A Research Blog

Daryl Tan

The third year of research is a hallmark of the MD programme at Duke-NUS Medical School (Duke-NUS), which gives students a chance to flex their investigative muscles and figure out ways to treat diseases, improve patient care, better understand patients– or really do any kind of research that will improve people’s lives.

Daryl Tan really made the most of his third year at Duke-NUS. His biggest takeaway from the unique experience was that he learned to seize opportunities to work with the best mentors, to present his research in international conferences and to win prizes for his work.

During his second year elective in Women’s Anaesthesia in KK Women’s and Children’s Hospital (KKH), Daryl encountered brilliant, passionate and pro-teaching anaesthetists. For his third year, it was a natural choice for Daryl to do research at KKH under the mentorship of Associate Professor Sng Ban Leong, Director, KK Research Centre and Deputy Head and Senior Consultant, Department of Women’s Anaesthesia, KKH, and Professor Alex Sia, former Chairman Medical Board and Chief Executive Office and Senior Consultant, Department of Women’s Anaesthesia, KKH.

Together, they decided to focus on better understanding the barriers to breastfeeding for Daryl’s third year research project Breastfeeding has been shown to be beneficial to both mothers and their babies, so it is important to know why some mothers do not breastfeed or stop breastfeeding soon after childbirth. Daryl was awarded the Duke-NUS Medical Student Fellowship (Duke-NUS MSF), a S$10,000 grant, in December 2016, to support his research. The Duke-NUS MSF is an AM-ETHOS initiative that provides funding for clinical and translational research projects for third year Duke-NUS students with a research mentor who is from an Academic Clinical Programme in the SingHealth Duke-NUS Academic Medical Centre.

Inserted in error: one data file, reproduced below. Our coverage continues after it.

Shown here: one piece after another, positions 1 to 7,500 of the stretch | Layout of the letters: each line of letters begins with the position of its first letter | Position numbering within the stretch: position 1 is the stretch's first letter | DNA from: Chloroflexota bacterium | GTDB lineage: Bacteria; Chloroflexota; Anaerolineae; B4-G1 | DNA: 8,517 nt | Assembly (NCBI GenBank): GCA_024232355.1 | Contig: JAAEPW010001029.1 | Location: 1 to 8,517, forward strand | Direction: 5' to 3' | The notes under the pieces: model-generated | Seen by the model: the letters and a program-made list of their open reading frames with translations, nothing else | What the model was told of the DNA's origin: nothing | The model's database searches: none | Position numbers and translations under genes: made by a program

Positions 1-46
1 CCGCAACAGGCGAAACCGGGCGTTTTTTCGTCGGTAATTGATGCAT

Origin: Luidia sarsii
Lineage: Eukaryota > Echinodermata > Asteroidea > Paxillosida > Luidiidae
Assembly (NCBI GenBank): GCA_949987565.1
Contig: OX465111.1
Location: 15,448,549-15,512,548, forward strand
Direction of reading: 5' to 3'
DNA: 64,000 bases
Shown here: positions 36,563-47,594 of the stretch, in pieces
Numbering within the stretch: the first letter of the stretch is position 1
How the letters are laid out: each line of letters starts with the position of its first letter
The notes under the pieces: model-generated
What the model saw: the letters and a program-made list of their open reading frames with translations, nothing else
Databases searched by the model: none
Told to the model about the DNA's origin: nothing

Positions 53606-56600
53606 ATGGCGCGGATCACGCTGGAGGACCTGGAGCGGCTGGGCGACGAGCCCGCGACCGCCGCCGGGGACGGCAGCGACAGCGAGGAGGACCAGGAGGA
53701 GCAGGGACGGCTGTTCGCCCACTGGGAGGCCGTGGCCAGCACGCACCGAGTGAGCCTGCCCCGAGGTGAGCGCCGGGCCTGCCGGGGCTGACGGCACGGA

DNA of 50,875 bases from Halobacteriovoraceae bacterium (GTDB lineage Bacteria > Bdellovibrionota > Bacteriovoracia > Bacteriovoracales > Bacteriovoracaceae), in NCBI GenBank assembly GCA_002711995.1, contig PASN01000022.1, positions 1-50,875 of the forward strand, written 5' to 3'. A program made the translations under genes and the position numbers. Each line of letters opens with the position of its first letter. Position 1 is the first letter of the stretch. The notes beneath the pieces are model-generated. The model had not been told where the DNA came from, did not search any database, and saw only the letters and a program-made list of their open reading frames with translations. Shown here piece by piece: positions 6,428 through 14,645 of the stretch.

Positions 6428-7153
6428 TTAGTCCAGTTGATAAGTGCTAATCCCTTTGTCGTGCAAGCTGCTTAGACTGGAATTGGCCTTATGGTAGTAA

Using this grant, Daryl and his team from KKH and Duke-NUS further investigated what drove breastfeeding behaviours. Results showed that mothers who experienced significant pain before and after an epidural were more likely to stop breastfeeding than those who did not. The same was found for mothers who worried excessively during the childbirth process. Patients who received guidance from lactation consultants during their hospital stay were more than two times likely to breastfeed their babies than those who did not.

Daryl had the chance to travel to Bali and Brussels for conferences to present results from his research. This year, he was awarded the First Winner Presentation for Research Study at the 1st World Congress of Anaesthesia on Obstetrics in Bali for his poster entitled “The role of pain and psychological vulnerability in affecting the success of breastfeeding.”

After a very productive and fulfilling third year, Daryl will return to clinical practice in his fourth year of study at Duke-NUS this August, However, he plans to continue doing research in anaesthesia. About this he has to say, “For me, being a clinician-scientist is a lifelong journey that doesn’t stop at the research year. My passion is Anaesthesia so naturally my research will focus on Anaesthesia.”

Picture caption: From L to R: Professor Alex Sia, former Chairman Medical Board and Chief Executive Officer and Senior Consultant, Department of Women’s Anaesthesia, KKH, Dr John Paul, Senior Resident, Department of Women’s Anaesthesia, KKH, Dr Rehena Ganguly, Associate, Centre for Quantitative Medicine, Duke-NUS, Daryl Tan, third-year Medical Student, Duke-NUS Associate Professor Sng Ban Leong, Director, KK Research Centre and Deputy Head and Senior Consultant, Department of Women’s Anaesthesia, KKH, and Dr Han Nianlin, Senior Lead Research Coordinator, Division of Clinical Support Services, KKH 

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